There were a couple of real gut punches in this episode. It seemed like the writers weren’t happy with just giving us deaths to deal with, but instead had to pile on some more misery. Velcoro leaves behind a legacy of a cop killer. We know it’s not true and so do a few select others, but he’s widely known as the man who killed the hero cop Paul Woodrugh. Even Woodrugh getting a memorial seemed like a kick in the face, considering we know that it’s for all the wrong reasons. We also learned that Velcoro really was Chad’s biological father in the end, a kid that will also grow up thinking his father was a cop killer, while Velcoro’s own father also thinks the same of his son. The only ray of light in this entire story is that Bezzerides survived, and not only is she actively trying to bring this dark conspiracy into the light, she’s also nursing her and Ray’s young child. I thought this ending really worked. The whole kid thing is a little clichéd, but I like the idea of Bezzerides and her child on the run with Jordan and Semyon’s loyal right hand man Nails. I don’t think we’ll see them again next season or anything, but those characters are still out there, and their story is not over.
This season as a whole will go down as being incredibly divisive. I remember writing in my review of the first season finale that it was going to be near impossible for season two to live up to everyone’s expectations, and that proved to be the case for many. I think when viewed as its own thing rather than compared to the first season, Season 2 of True Detective stands up quite well. It was slow to get going and there’s been some cringey writing along the way, but the performances were mostly strong and the quality improved as we got later into the season. “Omega Station” was an incredibly dark, gripping finale that delivered several gut punches and topped things off with just the slightest bit of hope. I guess the lesson we have to learn from this season and indeed the first is that even if they may pull off some small victories along the way, it’s nearly impossible for the “good guys” to fully defeat their foes in the end. It’ll be interesting to see if that trend continues next season…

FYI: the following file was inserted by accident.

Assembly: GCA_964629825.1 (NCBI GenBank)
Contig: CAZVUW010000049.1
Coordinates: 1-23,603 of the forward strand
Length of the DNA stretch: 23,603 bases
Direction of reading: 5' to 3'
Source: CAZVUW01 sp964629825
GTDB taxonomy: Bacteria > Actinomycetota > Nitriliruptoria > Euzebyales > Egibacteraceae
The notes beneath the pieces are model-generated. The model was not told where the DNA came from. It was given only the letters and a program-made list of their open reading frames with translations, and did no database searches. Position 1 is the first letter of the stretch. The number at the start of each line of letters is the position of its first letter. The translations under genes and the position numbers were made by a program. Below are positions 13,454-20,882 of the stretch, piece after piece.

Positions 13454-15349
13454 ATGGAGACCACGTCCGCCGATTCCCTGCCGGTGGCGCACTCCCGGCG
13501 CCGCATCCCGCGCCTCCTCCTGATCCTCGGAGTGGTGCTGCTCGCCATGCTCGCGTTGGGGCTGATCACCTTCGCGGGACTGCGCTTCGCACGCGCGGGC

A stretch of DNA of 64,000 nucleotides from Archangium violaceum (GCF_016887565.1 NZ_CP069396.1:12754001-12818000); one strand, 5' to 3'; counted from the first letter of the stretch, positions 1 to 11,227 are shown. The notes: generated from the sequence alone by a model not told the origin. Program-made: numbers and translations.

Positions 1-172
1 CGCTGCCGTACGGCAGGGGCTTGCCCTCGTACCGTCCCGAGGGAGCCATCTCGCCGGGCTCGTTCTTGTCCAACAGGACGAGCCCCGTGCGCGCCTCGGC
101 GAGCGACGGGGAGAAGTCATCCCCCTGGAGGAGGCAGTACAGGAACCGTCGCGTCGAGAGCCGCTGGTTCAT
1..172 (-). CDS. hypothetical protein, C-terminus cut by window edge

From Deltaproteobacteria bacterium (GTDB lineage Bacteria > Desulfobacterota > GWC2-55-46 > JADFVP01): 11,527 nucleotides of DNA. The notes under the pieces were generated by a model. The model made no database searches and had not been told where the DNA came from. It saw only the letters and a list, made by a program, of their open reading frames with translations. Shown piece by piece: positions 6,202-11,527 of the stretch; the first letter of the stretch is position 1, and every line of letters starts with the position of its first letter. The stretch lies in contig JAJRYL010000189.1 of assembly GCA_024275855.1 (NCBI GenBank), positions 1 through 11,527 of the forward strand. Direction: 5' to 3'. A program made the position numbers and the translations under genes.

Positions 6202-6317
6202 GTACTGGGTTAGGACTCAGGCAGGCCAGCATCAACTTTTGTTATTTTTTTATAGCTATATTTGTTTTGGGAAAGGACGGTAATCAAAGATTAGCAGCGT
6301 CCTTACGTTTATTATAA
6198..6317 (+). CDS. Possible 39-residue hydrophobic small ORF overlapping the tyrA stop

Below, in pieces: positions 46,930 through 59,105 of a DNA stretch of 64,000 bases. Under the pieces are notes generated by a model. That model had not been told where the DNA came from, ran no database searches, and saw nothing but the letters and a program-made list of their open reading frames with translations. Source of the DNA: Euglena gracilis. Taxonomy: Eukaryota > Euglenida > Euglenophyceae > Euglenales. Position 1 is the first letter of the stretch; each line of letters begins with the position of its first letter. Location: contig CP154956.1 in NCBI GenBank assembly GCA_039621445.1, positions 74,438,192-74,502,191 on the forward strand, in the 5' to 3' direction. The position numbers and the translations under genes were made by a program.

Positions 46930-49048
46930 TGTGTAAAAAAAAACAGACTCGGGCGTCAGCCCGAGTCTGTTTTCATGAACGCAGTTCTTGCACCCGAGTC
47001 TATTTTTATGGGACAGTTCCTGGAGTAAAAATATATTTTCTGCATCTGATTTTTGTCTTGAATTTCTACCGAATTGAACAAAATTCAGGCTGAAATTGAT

I’d like to know your thoughts on the finale, along with your overall thoughts on the season. Did everything come together in the end for you or were you left disappointed? Did they go too dark with these final two episodes or was it just dark enough for you? Tweet me @OldSnake24. And be sure to follow us @YouNerded!